“The first battles I was in were around 2003 and at that point it was still really a homespun genre,” he says. “When you'd go to gigs you'd know everyone there, you'd know all the performers. There were really only two or three acts of any large-scale notoriety and an act of my level back then, in terms of the ‘food chain’, would have had no hope touring … it was just a totally different scene.

“That's opened up though,” he adds, “particularly in the past year or two, I think things have started to change; there are a lot of people going in different directions and that's good … a bit of diversity never hurt.”

Chance Waters plays Live It Up Festival at the RNA Showgrounds Saturday April 13. He returns for the Caxton Street Seafood Festival Sunday May 5.

Published in Urban
Wednesday, 06 March 2013 14:48

Halfbrick Studios: Fruity Fun

For all you Fruit Ninjas out there, Halfbrick, the Brisbane studio that developed the immensely popular app, will be hosting a games night as part of Garage Gamer.

Halfbrick Studios Chief Marketing Officer, Phil Larsen, says the event will give fans the opportunity to interact with and learn from a range of studio professionals.

“What we try to do is really engage with the fans and the community who want to know about games or what we do,” he says. “What we do have is several people, each in a different area of expertise at Halfbrick; we’ll have a talk and a Q&A, so someone who is an artist or a designer or whatever should have an expert to talk to and get some insight into what we do.”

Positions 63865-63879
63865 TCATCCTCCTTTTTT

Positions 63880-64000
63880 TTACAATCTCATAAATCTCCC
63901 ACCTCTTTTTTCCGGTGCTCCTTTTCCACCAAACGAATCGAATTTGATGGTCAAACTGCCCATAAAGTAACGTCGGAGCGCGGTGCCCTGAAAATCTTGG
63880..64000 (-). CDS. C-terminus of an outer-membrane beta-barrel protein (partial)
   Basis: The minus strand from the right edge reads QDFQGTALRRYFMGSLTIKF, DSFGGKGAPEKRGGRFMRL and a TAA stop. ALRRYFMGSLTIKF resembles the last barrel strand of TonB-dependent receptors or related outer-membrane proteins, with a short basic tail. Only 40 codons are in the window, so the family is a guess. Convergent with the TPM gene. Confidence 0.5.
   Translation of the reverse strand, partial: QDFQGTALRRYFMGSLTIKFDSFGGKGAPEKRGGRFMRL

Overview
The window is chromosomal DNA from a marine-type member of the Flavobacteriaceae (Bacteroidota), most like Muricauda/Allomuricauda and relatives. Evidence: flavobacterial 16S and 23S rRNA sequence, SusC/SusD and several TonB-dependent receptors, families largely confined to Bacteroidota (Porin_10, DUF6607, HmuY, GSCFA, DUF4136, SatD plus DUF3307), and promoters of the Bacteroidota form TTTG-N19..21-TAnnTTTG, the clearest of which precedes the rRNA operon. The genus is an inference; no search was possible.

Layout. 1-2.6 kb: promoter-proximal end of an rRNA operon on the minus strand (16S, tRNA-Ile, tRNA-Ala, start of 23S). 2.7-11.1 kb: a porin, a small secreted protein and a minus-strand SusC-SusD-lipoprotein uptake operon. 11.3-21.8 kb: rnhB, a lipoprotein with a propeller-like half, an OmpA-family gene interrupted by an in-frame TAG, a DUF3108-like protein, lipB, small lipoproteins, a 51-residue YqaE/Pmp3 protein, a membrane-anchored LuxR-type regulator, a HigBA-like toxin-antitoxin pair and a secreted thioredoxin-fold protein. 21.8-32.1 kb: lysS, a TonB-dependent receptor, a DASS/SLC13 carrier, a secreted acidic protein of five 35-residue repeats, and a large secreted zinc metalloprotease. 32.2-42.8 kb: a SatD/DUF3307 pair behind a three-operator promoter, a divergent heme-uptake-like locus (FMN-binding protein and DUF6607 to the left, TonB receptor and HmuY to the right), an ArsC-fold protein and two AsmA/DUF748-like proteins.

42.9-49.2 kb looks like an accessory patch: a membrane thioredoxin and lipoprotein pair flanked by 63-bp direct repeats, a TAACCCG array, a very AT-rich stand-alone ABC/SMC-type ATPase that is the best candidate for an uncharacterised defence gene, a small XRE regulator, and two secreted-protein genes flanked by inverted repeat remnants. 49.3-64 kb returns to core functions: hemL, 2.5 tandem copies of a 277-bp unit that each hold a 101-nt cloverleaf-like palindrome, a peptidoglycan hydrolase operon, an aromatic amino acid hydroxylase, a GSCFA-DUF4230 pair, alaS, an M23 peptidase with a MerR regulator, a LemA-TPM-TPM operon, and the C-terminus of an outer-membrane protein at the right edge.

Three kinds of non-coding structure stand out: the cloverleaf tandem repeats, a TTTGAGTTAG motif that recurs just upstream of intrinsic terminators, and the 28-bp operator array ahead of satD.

With Fruit Ninja installed on over half the smartphones in the United States, Halfbrick Studios has become a Brisbane success story. Phil wants to share that success by encouraging and educating a new generation of local game developers. 

“We’ll be able to give some really great examples on how we engage with community and what you do when you do have a successful game. You need to be able to talk about the business side of it, because to reach that many people you need a lot of business support and you definitely need a lot of marketing behind it as well, so we’ll be covering that.”

It’s not all business though: avid Fruit Ninjas should sharpen their Katana fingers and be ready for a live fruit-slicing experience.

“We’ll also be running some competitions with prizes as well and it’s something that people can get involved with, so that’s really good to see,” Phil says. “Fruit Ninja Kinect is always a really big crowd favourite so we should definitely have that and prizes for people who come out and play games. Other than that, we really try to keep it casual; people will be drinking and having fun, talking — we’ll mingle and see what people have got.”